MIAMI (CBS4) — As Valentine’s Day rapidly approaches, thousands of people across the country will opt for the traditional gift of a rose bouquet and card. What you may not know is that before those flowers reach your local florist, many were grown in other countries and shipped here to the U.S.
Miami ranks first among U.S. ports of entry for flower shipments followed by Los Angeles. As to which country ships the most flowers to Miami, it’s not even close.
“Colombia and Ecuador,” said Rolando Suliveras with U.S. Customs and Border Protection at Miami International Airport. “The biggest one being Colombia at 200 million stems followed by Ecuador with 70 million.”
Specialists open flower boxes and shake them to see if they can spot pesky critters.
“If they get in your garden they can damage both your exotic and native plants,” said assistant port director MIA Gerard Russo, “If they get into the Everglades the same thing could happen because we don’t have any predators that would feed on these exotic insects.”
The most common insects found in the shipments are aphids, moths and thrips, which according to the experts, can be quite harmful.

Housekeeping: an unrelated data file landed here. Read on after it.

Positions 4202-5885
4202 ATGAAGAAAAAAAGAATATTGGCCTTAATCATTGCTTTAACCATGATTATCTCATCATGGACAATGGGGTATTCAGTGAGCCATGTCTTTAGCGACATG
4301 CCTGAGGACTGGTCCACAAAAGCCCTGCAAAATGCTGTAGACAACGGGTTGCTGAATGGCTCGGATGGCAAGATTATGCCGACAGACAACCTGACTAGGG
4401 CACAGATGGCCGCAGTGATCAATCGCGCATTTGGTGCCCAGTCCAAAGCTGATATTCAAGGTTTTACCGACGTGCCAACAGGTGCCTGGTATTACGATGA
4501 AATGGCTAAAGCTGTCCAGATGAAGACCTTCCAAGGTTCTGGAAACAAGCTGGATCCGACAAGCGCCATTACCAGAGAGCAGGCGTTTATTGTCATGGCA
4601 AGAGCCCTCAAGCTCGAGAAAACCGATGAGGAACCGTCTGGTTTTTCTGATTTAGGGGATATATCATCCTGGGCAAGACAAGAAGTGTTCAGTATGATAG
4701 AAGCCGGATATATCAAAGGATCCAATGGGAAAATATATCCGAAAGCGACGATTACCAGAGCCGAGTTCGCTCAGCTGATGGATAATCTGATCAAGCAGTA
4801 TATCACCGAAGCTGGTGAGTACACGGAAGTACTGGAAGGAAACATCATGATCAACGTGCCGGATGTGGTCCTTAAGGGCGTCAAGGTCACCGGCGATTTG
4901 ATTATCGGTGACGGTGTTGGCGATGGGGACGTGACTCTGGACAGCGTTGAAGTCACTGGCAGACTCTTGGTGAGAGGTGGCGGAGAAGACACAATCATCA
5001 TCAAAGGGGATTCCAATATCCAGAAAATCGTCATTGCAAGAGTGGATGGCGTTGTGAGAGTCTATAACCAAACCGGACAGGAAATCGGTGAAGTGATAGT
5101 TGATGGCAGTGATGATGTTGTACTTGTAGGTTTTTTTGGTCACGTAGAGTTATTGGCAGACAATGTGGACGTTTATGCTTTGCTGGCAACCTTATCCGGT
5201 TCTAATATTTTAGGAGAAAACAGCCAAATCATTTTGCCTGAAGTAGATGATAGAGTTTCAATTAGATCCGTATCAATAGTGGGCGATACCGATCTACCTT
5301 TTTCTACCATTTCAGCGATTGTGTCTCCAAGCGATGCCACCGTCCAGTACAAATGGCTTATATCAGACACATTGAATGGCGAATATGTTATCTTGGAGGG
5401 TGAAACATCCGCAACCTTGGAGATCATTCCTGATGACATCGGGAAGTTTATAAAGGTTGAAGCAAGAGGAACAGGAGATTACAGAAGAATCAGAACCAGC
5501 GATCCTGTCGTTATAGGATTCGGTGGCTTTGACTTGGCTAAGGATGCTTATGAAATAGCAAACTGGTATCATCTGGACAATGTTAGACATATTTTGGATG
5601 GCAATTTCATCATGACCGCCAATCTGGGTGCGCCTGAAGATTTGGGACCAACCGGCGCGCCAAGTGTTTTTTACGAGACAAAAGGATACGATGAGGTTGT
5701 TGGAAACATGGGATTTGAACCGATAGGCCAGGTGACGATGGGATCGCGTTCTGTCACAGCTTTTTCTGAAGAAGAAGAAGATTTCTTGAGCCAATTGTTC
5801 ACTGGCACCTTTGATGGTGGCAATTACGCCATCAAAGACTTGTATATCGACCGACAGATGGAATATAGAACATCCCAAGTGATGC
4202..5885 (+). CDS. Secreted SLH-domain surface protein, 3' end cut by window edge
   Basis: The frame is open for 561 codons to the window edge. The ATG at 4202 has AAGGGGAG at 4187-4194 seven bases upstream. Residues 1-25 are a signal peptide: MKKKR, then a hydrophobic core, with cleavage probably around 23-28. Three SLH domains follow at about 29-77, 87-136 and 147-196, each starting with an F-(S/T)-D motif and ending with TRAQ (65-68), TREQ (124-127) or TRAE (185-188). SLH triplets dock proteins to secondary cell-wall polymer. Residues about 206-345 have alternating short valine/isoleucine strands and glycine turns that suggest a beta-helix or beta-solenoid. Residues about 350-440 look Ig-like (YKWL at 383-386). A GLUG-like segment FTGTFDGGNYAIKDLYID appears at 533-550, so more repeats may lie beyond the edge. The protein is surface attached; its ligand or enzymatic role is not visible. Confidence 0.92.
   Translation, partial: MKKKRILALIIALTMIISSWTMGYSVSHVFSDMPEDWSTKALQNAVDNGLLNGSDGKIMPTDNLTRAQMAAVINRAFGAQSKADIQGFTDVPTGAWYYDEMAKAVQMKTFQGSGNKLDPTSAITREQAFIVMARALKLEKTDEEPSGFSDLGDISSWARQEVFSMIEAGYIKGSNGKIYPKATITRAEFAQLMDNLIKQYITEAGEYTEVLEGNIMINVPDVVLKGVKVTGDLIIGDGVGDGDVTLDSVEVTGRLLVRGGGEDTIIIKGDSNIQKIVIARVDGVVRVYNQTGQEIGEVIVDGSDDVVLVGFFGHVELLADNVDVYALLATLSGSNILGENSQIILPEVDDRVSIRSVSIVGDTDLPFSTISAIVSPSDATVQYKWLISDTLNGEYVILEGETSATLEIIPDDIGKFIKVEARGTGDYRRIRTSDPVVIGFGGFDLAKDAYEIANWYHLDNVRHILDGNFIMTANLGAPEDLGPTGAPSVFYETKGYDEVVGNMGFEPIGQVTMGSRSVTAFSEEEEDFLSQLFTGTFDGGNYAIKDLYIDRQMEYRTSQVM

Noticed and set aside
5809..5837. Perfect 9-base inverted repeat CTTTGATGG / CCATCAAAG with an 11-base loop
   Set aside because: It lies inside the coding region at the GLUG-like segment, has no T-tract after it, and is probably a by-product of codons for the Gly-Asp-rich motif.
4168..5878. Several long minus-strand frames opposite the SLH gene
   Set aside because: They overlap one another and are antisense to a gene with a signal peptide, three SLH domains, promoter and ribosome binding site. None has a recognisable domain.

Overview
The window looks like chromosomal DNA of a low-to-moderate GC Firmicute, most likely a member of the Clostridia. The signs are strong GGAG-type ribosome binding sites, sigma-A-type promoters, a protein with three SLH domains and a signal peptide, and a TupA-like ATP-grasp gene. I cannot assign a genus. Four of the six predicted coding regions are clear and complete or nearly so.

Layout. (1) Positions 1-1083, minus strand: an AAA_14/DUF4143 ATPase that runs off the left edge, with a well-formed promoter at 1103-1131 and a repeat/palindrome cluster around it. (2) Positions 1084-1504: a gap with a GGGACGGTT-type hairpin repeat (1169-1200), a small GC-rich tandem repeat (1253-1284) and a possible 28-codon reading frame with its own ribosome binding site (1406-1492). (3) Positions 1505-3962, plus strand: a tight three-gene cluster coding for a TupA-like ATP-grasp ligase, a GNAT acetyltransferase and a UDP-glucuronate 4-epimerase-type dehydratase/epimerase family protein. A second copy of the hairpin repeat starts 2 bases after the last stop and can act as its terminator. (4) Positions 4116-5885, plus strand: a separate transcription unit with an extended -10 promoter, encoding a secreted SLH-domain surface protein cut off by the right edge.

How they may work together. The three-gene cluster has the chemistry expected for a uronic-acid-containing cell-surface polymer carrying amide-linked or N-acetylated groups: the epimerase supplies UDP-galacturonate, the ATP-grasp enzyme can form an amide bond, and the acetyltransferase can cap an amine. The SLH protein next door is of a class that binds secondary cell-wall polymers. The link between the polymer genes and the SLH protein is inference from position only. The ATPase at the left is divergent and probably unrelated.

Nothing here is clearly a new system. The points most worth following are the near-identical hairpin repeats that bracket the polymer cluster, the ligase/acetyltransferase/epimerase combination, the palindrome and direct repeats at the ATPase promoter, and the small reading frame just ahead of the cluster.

“This is a dipteral which is in the fly family,” said Chief Agriculture Specialist Michael Diblasi pointing at a small insect in a shipment. “We will prepare this, document it and turn it over to our partners at the USDA.”
Thursday, U.S. Customs and Border Protection Agents were busy at MIA, making sure that flower imports used in Valentine’s Day bouquets are free from insects and diseases. The agents will inspect about 200 boxes of a shipment of approximately a thousand boxes.
“There are hundreds of thousands of shipments at the Port of Miami. We inspect 85 percent of the flowers that come to the U.S, that’s only one portion of the job,” said Diblasi.
The CBP will process 95,000 boxes of flowers a day in the weeks leading up to Valentine’s Day.
On any given day, they say, more than 43,000 boxes of flowers arrive from foreign lands at Miami International Airport.